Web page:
What does voice classification in singing have to do with the voice of the customer?


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Voice classifications are a very important element in the music industry. These voice categorisations are determined but not limited to vocal timbre, vocal tessitura, vocal range and transition points. Now you might be wondering what this has to do with the voice of the customer. Please, have your studio headsets on as we carry on exploring the vocal classifications in music as it relates to the voice of the customer.

Research shows that there are about seven main voice types in music- particularly within the classical circles. These voice types are polarised or in a better tone, categorised along the male and female lines. The female voice is typically and somewhat historically divided in three types- soprano, mezzo-soprano and contralto. A shallow dig into this voice types highlights soprano as the highest female voice- around a high ‘C’ – as typified by musical experts. The mezzo-soprano is the second highest female voice – a middle range voice type- and a category that houses the most number of female singers and wannabe singers. This leaves the contralto as the lowest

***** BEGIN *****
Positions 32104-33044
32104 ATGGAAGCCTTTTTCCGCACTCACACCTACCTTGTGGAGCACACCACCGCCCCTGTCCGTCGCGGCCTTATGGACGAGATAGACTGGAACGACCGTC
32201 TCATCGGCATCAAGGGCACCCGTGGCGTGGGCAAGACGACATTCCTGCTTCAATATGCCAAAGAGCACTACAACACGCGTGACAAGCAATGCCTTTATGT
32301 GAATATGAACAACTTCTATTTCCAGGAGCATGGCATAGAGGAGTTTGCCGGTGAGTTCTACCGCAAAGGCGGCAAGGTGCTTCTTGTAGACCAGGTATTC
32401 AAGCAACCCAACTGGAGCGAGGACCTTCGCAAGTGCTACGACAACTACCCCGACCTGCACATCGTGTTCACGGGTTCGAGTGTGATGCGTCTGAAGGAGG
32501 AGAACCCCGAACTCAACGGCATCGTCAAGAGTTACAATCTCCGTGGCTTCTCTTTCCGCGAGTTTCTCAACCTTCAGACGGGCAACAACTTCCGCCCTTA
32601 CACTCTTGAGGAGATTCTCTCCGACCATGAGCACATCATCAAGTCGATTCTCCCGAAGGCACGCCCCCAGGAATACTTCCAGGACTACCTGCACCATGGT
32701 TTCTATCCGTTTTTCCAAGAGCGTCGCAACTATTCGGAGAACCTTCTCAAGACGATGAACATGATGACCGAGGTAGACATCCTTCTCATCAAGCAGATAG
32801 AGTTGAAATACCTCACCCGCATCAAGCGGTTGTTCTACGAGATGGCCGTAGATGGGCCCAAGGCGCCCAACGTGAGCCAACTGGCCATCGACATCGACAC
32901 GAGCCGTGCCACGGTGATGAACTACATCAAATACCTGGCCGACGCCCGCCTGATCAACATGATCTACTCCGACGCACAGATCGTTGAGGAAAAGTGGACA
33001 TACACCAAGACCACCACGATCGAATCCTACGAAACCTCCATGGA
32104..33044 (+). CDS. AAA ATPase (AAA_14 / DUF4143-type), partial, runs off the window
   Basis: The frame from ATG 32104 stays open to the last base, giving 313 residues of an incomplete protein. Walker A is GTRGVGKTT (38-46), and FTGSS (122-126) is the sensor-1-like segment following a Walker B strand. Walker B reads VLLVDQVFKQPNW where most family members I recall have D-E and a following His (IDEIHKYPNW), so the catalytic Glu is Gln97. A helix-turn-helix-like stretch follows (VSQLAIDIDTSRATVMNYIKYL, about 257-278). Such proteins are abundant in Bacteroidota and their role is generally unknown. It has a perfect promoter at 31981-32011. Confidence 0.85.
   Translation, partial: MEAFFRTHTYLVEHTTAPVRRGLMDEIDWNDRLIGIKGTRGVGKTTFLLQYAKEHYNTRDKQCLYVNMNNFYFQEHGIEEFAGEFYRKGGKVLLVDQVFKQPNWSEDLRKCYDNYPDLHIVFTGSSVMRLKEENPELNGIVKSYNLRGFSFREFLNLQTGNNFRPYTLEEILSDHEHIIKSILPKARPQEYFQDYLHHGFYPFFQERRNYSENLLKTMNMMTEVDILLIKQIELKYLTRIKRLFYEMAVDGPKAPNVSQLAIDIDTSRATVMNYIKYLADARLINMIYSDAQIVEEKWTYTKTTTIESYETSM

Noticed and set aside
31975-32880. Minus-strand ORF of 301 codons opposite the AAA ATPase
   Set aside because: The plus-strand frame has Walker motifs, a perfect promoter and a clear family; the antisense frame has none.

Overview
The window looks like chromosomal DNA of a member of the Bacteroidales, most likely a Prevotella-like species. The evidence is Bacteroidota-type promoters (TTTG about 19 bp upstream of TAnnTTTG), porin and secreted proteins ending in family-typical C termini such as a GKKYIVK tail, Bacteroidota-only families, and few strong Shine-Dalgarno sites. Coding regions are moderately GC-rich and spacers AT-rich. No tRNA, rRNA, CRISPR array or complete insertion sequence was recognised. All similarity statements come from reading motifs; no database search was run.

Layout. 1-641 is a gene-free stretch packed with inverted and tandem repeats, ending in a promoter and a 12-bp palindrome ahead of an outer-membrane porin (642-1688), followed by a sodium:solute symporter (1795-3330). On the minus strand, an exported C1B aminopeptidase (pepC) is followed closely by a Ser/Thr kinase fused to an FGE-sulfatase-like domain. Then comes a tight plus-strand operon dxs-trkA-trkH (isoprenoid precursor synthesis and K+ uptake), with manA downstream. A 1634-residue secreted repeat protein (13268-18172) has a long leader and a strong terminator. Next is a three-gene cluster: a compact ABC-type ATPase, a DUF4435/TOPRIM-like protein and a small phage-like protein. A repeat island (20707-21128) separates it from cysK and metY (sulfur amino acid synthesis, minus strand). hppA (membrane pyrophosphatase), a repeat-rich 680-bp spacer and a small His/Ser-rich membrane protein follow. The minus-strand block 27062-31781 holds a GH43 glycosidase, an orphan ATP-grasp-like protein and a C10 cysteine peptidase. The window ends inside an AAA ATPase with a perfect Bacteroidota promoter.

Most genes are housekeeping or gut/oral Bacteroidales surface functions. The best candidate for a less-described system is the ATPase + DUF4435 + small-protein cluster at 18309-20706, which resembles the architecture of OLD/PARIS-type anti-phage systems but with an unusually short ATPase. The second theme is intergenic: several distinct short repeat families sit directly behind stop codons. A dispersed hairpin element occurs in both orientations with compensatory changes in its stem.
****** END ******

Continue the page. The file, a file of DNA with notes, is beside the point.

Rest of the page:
voice type among the female singers. I know this is not a music lesson, even if it were to be one; I would be the wrong man to put you through the notes. I am not a music teacher, voice expert or vocal coach- i am just a customer enthusiast. Please hang on in this studio for a few more moment.

Men are mostly divided into four groups: countertenor, tenor, baritone, and bass. A further look into these categories reveals that the countertenor is unarguably believed to be the highest male voice and the tenor is the second highest. The third highest and the most common male voice is the baritone- this is the category that accommodates most men. The bass is the lowest voice among the male category.
An important note is that people move up or down on voice types- dependent on factors like age, the musical role, instruments or repertoire.

Research carried out by Gartner reveals that voice of the customer (VoC) programs, will be one of the most significant and essential investments over the next five years. They further added that the VoC marketplace is geared for an annual growth of over 30%.

Businesses need to understand that customers have different voice classifications. Some with very high pitched voice and others with middle range and low pitched- respectively. Borrowing a leaf from music, singers change voice classification based on age, instruments and musical roles. Companies have to understand that customers express feedbacks on products and services with voices that could be influenced by length of time they have been with your company, opinions from social media, past experiences with similar brands and how receptive you are. Customers have different voices but designing a program that records and responds to these ranges of voice in a timely manner is important.